Critical Evaluation

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Last Updated on May 7, 2015, by eNotes Editorial. Word Count: 1071

Atalanta in Calydon was Algernon Charles Swinburne’s first successful work. It was followed in 1866 by the first volume of his Poems and Ballads, which contains the shorter poems reckoned to be among his best. Atalanta in Calydon is a curiously anomalous work, whose form and manner seem to fly in the face of the aesthetic theories that had possessed Swinburne for five years previously: the theories of the Pre-Raphaelites, as explained to him by Dante Gabriel Rossetti and William Morris. Although it does not represent a frank refusal of the central doctrine of art for art’s sake that the Pre-Raphaelites imported from France, Atalanta in Calydon departs markedly from their ideas. As an exercise in classical pastiche, it seems to qualify as a deliberate step backward: a temporary but determined retreat toward artistic conservatism.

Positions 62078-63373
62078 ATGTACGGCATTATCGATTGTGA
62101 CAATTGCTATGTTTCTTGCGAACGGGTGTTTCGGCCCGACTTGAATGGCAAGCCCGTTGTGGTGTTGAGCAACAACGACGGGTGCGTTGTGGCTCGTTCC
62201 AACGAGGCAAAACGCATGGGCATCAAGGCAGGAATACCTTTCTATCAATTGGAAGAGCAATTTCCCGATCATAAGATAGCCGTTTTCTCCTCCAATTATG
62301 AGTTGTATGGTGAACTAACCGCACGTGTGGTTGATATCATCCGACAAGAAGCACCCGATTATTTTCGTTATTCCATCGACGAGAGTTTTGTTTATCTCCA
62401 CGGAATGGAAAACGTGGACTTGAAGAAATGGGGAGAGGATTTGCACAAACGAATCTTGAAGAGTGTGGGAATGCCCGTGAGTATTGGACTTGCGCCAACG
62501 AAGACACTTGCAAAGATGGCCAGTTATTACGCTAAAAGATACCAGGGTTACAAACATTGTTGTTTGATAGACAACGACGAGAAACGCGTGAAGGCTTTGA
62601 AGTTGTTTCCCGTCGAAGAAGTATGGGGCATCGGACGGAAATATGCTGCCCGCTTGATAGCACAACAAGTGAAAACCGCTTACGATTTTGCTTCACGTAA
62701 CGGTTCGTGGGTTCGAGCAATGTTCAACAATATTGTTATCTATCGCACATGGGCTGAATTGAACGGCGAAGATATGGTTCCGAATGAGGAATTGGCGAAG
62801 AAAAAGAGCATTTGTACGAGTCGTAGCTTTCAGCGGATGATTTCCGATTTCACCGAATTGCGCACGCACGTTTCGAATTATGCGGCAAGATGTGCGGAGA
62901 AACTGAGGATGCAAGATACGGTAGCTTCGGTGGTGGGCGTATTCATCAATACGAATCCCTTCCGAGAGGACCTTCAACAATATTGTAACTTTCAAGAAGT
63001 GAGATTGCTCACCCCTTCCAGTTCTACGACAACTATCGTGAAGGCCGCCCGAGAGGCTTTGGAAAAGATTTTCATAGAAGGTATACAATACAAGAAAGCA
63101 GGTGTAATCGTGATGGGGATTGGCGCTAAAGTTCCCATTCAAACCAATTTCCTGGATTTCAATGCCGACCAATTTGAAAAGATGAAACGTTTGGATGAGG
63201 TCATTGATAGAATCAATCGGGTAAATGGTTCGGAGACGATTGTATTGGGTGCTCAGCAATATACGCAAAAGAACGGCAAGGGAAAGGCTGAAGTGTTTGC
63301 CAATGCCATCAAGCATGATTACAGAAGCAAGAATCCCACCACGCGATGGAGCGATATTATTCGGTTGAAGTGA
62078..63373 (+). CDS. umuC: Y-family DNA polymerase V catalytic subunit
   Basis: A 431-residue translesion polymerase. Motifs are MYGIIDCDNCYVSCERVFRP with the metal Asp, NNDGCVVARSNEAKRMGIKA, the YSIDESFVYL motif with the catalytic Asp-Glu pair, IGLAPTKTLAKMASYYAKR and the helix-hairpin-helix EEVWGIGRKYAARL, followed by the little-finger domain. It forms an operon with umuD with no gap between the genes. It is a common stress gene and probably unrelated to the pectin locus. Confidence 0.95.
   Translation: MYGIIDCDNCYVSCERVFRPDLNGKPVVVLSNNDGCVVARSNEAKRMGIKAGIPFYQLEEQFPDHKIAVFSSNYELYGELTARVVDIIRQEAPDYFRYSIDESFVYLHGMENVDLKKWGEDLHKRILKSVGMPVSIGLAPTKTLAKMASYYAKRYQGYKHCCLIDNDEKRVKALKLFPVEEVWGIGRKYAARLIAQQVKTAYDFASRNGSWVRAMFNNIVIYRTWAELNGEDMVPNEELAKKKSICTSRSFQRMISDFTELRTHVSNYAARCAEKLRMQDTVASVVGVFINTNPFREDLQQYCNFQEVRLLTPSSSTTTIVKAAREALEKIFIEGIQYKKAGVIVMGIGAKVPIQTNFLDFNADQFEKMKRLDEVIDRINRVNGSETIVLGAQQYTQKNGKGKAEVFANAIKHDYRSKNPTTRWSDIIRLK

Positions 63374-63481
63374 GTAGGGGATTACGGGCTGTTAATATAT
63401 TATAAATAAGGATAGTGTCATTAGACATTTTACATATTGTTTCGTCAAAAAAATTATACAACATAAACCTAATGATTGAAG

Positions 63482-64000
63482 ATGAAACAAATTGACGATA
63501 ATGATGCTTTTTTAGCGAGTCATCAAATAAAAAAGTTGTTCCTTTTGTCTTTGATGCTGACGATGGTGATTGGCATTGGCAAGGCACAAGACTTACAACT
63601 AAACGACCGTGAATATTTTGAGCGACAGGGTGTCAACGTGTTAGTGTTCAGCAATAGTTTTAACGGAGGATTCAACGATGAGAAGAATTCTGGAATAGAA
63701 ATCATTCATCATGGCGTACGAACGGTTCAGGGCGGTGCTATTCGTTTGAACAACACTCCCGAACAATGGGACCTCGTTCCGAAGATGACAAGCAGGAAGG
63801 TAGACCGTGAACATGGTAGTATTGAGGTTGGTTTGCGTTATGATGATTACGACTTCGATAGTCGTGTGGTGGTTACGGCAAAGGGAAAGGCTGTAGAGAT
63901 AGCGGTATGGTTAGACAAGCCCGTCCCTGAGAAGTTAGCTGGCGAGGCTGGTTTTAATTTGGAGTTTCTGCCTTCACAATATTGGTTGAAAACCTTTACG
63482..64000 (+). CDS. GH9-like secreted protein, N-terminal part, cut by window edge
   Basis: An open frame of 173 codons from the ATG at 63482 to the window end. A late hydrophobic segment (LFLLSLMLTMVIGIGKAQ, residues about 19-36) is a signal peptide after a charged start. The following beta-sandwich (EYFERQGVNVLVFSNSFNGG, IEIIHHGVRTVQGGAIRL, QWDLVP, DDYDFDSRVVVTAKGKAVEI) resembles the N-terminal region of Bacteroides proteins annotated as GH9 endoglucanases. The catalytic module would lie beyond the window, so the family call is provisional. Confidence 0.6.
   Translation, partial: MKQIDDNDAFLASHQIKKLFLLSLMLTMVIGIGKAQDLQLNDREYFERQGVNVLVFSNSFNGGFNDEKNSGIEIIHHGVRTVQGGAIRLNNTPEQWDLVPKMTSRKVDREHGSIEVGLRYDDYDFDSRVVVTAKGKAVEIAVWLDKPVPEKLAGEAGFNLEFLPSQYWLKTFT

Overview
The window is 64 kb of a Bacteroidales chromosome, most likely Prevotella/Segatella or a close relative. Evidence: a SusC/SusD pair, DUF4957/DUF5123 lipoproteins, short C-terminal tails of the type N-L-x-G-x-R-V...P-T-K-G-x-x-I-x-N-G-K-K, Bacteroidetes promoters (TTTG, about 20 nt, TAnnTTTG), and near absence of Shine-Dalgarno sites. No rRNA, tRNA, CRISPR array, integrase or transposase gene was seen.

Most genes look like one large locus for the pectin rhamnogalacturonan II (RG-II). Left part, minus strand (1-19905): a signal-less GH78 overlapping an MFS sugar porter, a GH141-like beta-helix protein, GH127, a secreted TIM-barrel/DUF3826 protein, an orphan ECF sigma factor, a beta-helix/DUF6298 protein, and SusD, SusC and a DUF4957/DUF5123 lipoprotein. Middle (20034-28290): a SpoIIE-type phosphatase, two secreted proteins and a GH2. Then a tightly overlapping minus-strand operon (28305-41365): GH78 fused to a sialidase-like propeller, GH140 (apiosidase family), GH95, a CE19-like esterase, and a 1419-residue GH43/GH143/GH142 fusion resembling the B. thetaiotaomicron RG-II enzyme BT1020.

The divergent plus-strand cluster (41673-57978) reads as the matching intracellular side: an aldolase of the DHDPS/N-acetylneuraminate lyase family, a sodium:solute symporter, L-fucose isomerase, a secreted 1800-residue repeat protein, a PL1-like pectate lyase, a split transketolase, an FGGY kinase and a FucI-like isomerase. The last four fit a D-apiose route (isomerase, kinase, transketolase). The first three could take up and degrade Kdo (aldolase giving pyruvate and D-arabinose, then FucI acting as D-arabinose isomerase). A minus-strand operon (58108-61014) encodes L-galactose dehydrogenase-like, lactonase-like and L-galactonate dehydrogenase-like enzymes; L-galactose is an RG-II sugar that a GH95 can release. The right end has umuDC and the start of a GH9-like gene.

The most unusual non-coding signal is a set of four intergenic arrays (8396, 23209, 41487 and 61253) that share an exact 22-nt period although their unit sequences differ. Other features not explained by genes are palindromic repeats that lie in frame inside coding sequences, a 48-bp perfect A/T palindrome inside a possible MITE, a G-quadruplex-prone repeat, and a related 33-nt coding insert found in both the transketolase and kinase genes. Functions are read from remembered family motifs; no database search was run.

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Swinburne adopted the story of Meleager from Ovid’s Metamorphoses (before 8 c.e.). There is an older version briefly recounted in Homer’s Iliad (c. 750 b.c.e.), in which a war between the Calydonians and the Curetes is nearly lost because Meleager refuses to fight after being cursed by his mother, who was angered by the loss in battle of her brother. In the version in the Iliad, there is no mention of Atalanta; Meleager is married to a woman named Cleopatra. He also is married in Ovid’s version, in which his presentation of the boar’s hide to Atalanta—after insisting that she be allowed to join the hunt, against his uncles’ wishes—seems to be motivated by simple courtesy. Ovid also added the legend of the symbolic brand, of which Swinburne makes so much—Swinburne’s version is shot through with images of life as a consuming fire that ultimately makes ashes of the flesh.